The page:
Iran Releases 85,000 Prisoners But Not Siamak Namazi
RACHEL MARTIN, HOST:
Iran's government is warning that the coronavirus could kill millions inside its borders. The United Nations had warned of overcrowding and the prevalence of diseases in Iran's jails. So now the country has made a dramatic move - the government releasing 85,000 political prisoners. But according to the family of Siamak Namazi, he is still in prison. He is an Iranian American businessman who was arrested four years ago, accused of collaborating with a foreign government. Steve Inskeep spoke with his brother Babak Namazi yesterday after he found out his brother had not been released.
BABAK NAMAZI: I'm clinging onto the hope, as is the rest of my family, in particular Siamak, who is in a petri dish of horrific conditions in Evin prison, that at any moment that inhumane decision will be reversed.
STEVE INSKEEP, HOST:
You just used the phrase petri dish. What is your best understanding of the health conditions there and whether they meet standards, say, of social distancing, as we've all been trying to follow?
NAMAZI: The only way to describe it is beyond horrific, Steve. I mean, imagine a room which is very, very small with 15, 20, 25 people crowded in there, not having access to basic products for disinfectants, not having medicine, not being tested. I heard, to my horror, that someone in Siamak's own cell is displaying symptoms and that person, you know, as of this moment that I'm talking to you, is still there.
INSKEEP: As we know, all kinds of people can die from coronavirus, but the people who are most vulnerable are considered to be those who are older or who have underlying health conditions of one kind or another. How is your brother's health?
NAMAZI: My brother has been in prison unjustly and illegally for the past 4 1/2 years, and he's had, you know, various deficiencies and physical ailments. Oftentimes, their complaints are not taken seriously. They're not taken to doctors, especially now. The prison is not containing the virus. And the only humane thing to do is, at the very least, to provide a temporary furlough, as they have for 85,000 other criminals.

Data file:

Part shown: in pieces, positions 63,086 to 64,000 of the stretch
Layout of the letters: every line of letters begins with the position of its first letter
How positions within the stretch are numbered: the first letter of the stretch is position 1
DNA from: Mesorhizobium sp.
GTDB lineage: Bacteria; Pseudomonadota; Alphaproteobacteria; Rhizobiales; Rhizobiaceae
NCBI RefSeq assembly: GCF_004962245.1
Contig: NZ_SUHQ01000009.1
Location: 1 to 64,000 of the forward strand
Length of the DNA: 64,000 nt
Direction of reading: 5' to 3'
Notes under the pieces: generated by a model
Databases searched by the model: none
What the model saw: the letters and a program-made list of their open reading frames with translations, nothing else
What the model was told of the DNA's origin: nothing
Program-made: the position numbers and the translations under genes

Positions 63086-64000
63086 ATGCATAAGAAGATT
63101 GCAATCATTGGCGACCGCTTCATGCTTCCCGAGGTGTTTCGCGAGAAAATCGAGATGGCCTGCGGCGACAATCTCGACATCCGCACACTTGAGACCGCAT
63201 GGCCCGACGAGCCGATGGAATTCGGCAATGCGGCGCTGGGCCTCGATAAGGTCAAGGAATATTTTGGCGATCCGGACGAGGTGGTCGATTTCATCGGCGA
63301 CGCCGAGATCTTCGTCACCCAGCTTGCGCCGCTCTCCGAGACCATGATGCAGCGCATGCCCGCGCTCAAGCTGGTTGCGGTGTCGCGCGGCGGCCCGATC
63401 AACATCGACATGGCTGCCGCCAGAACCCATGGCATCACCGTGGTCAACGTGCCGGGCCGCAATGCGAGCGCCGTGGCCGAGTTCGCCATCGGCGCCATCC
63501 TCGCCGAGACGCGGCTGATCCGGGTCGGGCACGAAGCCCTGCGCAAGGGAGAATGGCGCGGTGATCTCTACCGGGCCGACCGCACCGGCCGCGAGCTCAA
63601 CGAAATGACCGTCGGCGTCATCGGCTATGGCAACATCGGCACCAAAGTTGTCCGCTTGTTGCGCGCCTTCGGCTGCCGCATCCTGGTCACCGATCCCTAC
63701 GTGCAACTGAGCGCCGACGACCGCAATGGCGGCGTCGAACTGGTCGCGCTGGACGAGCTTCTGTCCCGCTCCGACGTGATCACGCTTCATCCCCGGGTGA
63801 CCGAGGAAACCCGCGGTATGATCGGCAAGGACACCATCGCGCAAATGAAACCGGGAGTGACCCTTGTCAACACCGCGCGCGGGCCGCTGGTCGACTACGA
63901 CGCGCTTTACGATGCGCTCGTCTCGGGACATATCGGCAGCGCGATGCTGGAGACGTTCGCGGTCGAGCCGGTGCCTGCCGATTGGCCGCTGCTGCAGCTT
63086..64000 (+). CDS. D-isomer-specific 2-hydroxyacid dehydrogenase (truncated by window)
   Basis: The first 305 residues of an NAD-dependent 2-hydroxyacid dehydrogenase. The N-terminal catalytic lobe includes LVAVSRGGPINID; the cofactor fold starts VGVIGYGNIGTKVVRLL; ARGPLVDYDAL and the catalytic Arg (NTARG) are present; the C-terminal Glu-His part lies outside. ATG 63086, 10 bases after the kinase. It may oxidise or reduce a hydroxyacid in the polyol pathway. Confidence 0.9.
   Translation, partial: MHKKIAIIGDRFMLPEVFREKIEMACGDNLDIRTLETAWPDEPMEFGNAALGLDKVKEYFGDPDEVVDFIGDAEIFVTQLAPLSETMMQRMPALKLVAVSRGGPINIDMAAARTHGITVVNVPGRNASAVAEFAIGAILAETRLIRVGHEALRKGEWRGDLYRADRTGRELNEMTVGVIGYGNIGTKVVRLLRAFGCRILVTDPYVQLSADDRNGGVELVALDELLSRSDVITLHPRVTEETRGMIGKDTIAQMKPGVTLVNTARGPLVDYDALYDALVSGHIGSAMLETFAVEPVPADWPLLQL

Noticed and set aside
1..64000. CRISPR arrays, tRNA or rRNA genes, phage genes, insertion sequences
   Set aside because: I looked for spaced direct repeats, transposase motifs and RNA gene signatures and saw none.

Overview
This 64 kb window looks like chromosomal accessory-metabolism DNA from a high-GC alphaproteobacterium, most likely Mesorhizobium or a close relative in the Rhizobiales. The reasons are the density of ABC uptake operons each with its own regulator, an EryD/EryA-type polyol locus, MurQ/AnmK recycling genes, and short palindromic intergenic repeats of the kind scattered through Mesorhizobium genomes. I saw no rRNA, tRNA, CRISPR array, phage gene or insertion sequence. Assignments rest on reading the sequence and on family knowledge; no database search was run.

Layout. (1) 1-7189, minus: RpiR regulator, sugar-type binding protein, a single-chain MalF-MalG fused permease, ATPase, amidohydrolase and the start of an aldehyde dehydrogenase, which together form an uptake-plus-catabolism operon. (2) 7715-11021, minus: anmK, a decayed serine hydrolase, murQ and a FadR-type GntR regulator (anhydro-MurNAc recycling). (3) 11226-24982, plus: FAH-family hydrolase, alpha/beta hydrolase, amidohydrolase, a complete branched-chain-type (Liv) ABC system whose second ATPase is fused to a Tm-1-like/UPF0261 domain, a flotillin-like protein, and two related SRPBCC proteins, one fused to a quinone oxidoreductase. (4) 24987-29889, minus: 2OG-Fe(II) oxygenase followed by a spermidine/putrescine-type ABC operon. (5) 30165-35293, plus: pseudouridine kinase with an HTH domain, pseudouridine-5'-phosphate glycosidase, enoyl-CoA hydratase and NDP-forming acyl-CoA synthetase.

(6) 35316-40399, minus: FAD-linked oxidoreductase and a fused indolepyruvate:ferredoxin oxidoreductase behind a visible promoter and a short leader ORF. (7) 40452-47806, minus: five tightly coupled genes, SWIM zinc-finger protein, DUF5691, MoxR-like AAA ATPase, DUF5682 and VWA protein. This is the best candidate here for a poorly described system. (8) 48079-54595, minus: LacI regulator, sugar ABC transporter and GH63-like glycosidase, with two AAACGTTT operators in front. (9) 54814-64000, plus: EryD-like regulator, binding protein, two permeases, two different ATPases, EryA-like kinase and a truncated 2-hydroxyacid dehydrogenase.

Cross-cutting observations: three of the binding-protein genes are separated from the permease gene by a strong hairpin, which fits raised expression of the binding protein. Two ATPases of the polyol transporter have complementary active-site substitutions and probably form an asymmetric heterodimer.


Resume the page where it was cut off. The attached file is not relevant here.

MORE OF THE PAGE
INSKEEP: Do you see any pathway left to appeal within Iran's government?
NAMAZI: Yes. After 4 1/2 years of just seeing indescribable cruelty, I still wake up every day hoping that humanity will prevail. So obviously, it's still not too late. No one is dead. We're not in a situation we cannot reverse as of this moment. So I am begging, and I hope someone who can make a difference within the Iranian government and establishment can hear this plea of a brother, of, really, a human being. Or do we discriminate and politicize coronavirus? And this is what appears to have been happening. And Iran - let's not forget - Iran is demanding that other nations show humanity and humanitarian gestures, yet we've seen zero signs of humanity.
INSKEEP: You mean that Iran would like the assistance of the world to deal with its especially bad coronavirus outbreak - that's what you're saying.
NAMAZI: Yes. And it's the duty of all of us as human beings, irrespective of our nationality, to help each other. We have no nationality when it comes to such a pandemic and such a crisis. And what exactly will we be achieving by keeping people in harm's way? And I'm not making a unilateral demand. Eighty-five thousand prisoners have been released, and they continue to be released. So obviously, the Iranian authorities have recognized the dire and dangerous situation in prisons.
INSKEEP: Babak Namazi's brother Siamak Namazi is an American in an Iranian prison. Thank you very much for the update, sir.
NAMAZI: Thank you, Steve.
[POST-BROADCAST CORRECTION: In this story, we incorrectly say the Iranian government released 85,000 political prisoners. It released 85,000 prisoners, some of whom were political prisoners.]
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Correction March 18, 2020
In this story, as in a previous headline and Web introduction, we incorrectly say the Iranian government released 85,000 political prisoners. It released 85,000 prisoners, some of whom were political prisoners.